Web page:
DefinitionThis section has been translated automatically.
Isomalt, also called isomaltose, is a reducing disaccharide (composed of 2 glucose molecules), a sugar which is used in cosmetic formulations, among other things.
Isomalt is a stereoisomer of gentiobiose. In contrast to maltose, the malt sugar, in isomaltose the two glucose molecules are linked between the C1 and C6 atoms.
The synthetic-enzymatic substance produced from the sucrose of beet sugar acts as a moisturizer in cosmetics (preserves the moisture of the skin).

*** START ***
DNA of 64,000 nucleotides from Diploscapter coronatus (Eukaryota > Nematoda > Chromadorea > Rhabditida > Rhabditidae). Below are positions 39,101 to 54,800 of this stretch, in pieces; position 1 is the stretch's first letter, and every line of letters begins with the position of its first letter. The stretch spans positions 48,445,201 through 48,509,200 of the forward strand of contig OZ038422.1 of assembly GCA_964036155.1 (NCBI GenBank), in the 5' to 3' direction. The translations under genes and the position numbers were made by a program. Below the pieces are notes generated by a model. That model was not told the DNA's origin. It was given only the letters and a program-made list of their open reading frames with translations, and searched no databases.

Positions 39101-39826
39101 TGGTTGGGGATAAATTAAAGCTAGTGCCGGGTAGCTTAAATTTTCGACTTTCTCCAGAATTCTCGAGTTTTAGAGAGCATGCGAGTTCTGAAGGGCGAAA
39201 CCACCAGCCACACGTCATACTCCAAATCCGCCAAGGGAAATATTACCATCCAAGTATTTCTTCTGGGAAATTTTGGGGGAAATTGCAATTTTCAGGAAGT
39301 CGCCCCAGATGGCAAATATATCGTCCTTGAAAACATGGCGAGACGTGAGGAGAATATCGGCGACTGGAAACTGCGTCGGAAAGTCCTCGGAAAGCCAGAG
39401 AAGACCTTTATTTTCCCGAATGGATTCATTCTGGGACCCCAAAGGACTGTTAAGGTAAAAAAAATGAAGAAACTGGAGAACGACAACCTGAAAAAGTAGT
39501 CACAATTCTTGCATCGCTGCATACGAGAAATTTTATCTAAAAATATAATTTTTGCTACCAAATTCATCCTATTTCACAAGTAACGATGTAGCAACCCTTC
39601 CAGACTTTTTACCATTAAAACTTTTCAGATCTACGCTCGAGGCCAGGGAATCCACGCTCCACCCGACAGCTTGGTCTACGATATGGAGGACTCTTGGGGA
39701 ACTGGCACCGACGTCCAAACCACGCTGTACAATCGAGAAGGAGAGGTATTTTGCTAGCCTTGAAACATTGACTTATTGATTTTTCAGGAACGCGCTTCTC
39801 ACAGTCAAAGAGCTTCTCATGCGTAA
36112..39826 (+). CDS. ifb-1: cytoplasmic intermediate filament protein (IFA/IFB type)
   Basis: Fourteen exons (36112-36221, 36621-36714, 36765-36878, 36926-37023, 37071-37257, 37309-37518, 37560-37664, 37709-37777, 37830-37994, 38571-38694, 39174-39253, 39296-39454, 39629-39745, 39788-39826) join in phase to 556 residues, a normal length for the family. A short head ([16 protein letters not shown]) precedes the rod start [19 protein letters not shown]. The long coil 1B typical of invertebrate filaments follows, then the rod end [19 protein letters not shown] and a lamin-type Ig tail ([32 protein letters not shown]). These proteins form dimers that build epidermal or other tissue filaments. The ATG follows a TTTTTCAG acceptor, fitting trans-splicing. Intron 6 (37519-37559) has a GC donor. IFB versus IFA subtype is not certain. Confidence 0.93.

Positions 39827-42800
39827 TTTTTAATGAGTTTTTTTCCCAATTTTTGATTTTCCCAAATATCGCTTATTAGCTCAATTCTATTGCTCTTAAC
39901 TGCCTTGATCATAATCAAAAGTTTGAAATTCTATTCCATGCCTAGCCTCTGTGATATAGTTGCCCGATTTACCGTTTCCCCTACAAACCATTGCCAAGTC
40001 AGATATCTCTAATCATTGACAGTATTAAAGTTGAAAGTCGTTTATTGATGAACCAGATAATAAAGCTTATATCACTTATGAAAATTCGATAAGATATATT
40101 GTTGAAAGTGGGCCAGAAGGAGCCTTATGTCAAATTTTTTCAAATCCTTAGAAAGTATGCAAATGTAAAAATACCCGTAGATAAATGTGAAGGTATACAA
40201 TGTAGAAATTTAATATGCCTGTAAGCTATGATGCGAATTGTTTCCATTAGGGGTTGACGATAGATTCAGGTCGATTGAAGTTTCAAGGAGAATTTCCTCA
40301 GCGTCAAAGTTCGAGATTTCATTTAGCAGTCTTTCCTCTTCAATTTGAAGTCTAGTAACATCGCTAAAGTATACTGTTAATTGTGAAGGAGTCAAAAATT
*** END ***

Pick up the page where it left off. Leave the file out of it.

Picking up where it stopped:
Note(s)This section has been translated automatically.
Isomalt is an authorised food additive and is used as a sugar substitute for nutritional purposes(E 953). Isomalt is suitable for diabetics because the body's own enzymes can only break down isomalt to a lesser extent and much more slowly than conventional sugar. For this reason, glucose and insulin levels in the blood rise much more slowly and more weakly after consumption of products containing isomalt.
Allergological relevance: Isomalt is considered harmless from an allergological point of view.
LiteratureThis section has been translated automatically.
- Burger A et al. (1993) Hunnius Pharmaceutical Dictionary 7th Edition Walter de Gruyter Berlin-New York p. 751